(i) On January 1, 2009, Employee B issues a split-dollar term loan to Employer Y. The split-dollar term loan provides for five percent interest, compounded annually. Interest and principal on the split-dollar term loan are due at maturity. On January 1, 2009, B and Y also enter into a fully vested non-qualified deferred compensation arrangement that will provide a payment to B in an amount equal to the accrued but unpaid interest due at the maturity of the split-dollar term loan.
(ii) Under paragraph (a)(4)(i) of this section, B's requirement to pay interest on the split-dollar term loan is disregarded for purposes of this section, and the split-dollar term loan is treated as a loan that does not provide for interest for purposes of this section.
Example 2.
(i) On January 1, 2004, Employee B and Employer Y enter into a fully vested non-qualified deferred compensation arrangement that will provide a payment to B equal to B's salary in the three years preceding the retirement of B. On January 1, 2009, B and Y enter into a split-dollar life insurance arrangement and, under the arrangement, B issues a split-dollar term loan to Yon that date. The split-dollar term loan provides for five percent interest, compounded annually. Interest and principal on the split-dollar term loan are due at maturity. Over the period in which the non-qualified deferred compensation arrangement is effective, the terms and conditions of B's non-qualified deferred compensation arrangement do not change in a way that indicates that the payment of the non-qualified deferred compensation is related to B's requirement to pay interest on the split-dollar term loan. No other facts and circumstances exist to indicate that the payment of the non-qualified deferred compensation is related to B's requirement to pay interest on the split-dollar term loan.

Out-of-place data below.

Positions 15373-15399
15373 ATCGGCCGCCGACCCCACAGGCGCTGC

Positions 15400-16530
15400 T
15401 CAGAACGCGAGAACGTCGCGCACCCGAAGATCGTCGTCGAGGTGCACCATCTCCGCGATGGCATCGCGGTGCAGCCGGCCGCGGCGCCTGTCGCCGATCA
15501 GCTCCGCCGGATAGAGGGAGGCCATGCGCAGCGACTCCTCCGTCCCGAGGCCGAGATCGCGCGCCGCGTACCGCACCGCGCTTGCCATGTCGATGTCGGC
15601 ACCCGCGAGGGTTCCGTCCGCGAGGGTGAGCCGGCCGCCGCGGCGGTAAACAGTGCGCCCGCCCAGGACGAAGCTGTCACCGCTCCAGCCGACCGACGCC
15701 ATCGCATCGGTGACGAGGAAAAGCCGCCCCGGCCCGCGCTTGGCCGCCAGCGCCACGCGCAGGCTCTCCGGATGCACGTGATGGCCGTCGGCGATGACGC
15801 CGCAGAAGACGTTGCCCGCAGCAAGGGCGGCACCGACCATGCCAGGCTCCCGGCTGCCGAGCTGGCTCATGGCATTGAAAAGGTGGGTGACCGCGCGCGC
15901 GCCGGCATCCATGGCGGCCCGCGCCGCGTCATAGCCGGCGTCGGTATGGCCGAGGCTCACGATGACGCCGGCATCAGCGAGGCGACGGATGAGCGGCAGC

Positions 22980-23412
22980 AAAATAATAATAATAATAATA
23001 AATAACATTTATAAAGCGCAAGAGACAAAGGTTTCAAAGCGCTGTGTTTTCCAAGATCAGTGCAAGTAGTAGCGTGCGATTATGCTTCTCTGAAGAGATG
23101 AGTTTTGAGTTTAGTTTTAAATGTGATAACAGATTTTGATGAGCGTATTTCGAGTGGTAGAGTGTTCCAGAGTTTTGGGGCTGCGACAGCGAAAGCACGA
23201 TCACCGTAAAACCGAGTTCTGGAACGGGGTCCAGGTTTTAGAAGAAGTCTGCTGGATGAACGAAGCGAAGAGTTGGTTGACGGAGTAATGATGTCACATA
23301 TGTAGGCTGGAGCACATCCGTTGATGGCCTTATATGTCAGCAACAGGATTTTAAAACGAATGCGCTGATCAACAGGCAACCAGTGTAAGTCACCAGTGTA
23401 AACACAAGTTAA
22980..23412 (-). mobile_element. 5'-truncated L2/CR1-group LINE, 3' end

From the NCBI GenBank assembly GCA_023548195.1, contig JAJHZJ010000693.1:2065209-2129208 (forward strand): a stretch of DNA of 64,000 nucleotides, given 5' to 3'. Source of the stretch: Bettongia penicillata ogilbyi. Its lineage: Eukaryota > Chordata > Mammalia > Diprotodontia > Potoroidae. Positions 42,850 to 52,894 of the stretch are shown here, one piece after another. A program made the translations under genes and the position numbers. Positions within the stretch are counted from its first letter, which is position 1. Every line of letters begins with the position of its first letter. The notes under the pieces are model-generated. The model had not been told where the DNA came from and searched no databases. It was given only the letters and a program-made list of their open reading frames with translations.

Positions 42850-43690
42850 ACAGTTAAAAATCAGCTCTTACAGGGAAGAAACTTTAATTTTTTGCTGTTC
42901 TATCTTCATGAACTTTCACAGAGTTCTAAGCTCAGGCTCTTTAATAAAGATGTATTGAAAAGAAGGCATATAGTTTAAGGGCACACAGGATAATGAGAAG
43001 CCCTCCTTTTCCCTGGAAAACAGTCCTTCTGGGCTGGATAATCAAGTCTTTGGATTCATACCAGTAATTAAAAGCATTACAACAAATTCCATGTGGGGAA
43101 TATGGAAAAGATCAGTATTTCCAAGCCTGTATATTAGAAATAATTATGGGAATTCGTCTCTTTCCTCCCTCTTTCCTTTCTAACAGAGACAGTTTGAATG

(ii) The facts and circumstances indicate that the payment by Y of non-qualified deferred compensation is independent from B's requirement to pay interest under the split-dollar term loan. Under paragraph (a)(4)(i) of this section, the fully vested non-qualified deferred compensation does not cause B's requirement to pay interest on the split-dollar term loan to be disregarded for purposes of this section. For purposes of this section, the split-dollar term loan is treated as a loan that provides for stated interest of five percent, compounded annually.